GRAPHICS. St. Louis: William Marion Reedy, 1913. Octavo, pp. [1-8] [1-2] 3-319 [320: blank], original pictorial gray cloth, front panel stamped in orange and black, spine panel stamped in black. First edition. The second and last of Lyon's two books, both collecting some of his short fiction. Lyon's untimely death at age 33 cut short a promising literary career. His fiction was of high caliber and has been favorably compared with that of Stephen Crane and Ambrose Bierce. "The 31 tales and sketches in [SARDONICS and GRAPHICS] can be properly compared with the work of Crane and Bierce for vivid, highly characterized and purposeful narrative. 'The Second Motive' in SARDONICS and 'Revenge' in GRAPHICS are psychological murder tragedies at the two extremes of the social scale. Lyon, like Crane and Norris, died before his talents had fully matured and, unfortunately, when his work had only begun to appear in McCLURE'S MAGAZINE and to attract special attention." - Bennett, A Practical Guide to American Book Collecting, p. 204. Most of the stories in GRAPHICS (a collection dedicated to Joseph Conrad) are mystery or detective shorts, some with fantastic elements. "The Wind in the Lilacs" and "A Book in a Running Brook" contain short fairy tales with talking objects. "Ask and It Shall Be Given" features a blind boy who asks for the return of his sight on Christmas; an angel appears and gives him the ability to see into the hearts of people and this leads to an acceptance of his condition. Another Christmas story, "The 2000th Christmas," is set in the future and features a mysterious young Jew who possesses magical abilities and whose visit may constitute the second coming. "These stories of the straitened lives of people, most of them poor but a few rich, alternate between bleak cynicism and pietistic sentiment." - Robert Eldridge. Smith, American Fiction, 1901-1925 L-614. Hubin (1994), p. 519. A clean, bright, nearly fine copy. (#149521).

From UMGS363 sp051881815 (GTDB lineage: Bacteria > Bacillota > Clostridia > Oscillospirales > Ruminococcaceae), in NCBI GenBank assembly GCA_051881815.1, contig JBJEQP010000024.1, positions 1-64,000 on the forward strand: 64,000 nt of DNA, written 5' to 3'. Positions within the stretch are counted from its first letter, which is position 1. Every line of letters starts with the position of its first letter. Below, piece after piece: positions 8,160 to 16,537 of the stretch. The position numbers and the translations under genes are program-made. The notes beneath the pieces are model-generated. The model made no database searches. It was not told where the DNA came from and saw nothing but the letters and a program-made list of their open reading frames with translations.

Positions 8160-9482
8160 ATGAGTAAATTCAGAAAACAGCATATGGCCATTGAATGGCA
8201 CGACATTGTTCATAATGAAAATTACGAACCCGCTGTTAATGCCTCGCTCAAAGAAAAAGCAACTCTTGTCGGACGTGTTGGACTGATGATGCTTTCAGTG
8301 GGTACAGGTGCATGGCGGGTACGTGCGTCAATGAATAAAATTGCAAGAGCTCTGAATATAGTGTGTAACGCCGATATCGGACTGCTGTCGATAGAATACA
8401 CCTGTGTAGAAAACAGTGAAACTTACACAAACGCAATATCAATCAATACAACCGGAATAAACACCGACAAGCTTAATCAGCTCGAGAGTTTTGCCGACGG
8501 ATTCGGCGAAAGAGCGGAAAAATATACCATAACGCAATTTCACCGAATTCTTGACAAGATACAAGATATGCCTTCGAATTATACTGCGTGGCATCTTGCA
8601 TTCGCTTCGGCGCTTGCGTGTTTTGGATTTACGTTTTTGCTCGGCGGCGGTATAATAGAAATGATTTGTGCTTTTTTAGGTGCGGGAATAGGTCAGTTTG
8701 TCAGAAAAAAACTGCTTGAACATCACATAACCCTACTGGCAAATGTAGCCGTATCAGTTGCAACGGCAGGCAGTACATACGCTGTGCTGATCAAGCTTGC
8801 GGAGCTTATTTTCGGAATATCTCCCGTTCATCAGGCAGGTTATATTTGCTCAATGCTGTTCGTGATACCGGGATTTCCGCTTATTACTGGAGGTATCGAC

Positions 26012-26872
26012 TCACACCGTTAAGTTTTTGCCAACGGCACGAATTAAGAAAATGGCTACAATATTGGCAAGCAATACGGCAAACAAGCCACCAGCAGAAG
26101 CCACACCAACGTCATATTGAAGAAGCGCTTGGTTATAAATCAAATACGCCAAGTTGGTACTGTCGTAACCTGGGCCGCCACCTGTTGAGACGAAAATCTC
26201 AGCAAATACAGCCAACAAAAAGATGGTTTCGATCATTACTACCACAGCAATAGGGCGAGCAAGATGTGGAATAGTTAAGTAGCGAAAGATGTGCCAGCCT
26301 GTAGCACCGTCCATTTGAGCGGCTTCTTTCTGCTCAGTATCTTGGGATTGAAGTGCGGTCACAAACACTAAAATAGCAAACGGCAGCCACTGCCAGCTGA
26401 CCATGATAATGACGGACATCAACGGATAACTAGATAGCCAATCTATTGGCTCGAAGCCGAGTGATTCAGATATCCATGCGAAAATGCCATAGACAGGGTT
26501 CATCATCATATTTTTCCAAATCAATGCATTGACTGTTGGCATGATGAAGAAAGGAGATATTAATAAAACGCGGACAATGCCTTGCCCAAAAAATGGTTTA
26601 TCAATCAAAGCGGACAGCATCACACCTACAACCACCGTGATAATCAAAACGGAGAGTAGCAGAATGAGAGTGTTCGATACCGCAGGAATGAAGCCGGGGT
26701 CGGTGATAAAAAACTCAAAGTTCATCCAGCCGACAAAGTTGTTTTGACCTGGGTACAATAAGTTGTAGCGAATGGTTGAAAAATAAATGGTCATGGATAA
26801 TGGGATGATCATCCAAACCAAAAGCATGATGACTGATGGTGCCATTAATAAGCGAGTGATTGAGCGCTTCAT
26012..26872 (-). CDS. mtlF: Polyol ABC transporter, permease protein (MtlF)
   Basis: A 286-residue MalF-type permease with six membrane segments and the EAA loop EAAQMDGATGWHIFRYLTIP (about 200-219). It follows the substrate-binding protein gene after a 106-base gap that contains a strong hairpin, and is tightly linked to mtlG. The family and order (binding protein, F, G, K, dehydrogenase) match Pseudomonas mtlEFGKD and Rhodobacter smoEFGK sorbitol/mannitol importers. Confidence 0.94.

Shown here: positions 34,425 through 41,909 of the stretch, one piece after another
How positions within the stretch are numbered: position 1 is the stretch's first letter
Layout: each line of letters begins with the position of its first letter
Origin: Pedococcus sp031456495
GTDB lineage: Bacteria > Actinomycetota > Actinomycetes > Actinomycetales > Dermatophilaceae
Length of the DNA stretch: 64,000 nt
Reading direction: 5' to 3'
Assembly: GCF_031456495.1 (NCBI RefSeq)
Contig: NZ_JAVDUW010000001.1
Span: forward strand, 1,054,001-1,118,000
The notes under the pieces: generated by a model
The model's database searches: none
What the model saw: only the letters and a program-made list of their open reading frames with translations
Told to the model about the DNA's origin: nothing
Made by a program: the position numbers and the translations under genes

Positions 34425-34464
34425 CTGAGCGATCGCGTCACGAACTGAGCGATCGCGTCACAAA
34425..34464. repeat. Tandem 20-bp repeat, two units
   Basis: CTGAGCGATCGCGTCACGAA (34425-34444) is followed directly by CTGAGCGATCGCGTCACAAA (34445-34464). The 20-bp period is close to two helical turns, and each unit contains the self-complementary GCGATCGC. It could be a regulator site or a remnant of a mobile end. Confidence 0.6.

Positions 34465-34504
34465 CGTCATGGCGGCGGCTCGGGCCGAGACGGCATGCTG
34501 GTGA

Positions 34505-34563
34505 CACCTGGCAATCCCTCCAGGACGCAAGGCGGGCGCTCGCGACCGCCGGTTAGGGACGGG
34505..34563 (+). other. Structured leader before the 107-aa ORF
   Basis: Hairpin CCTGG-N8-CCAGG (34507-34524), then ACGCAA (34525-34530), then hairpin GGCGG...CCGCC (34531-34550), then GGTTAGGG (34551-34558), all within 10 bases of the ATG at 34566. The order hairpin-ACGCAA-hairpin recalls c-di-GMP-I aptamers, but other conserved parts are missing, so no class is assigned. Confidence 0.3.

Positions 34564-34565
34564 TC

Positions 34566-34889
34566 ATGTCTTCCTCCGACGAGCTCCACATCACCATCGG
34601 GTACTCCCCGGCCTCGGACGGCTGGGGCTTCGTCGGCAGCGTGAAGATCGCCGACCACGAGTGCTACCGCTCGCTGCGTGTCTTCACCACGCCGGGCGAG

No statement of printing.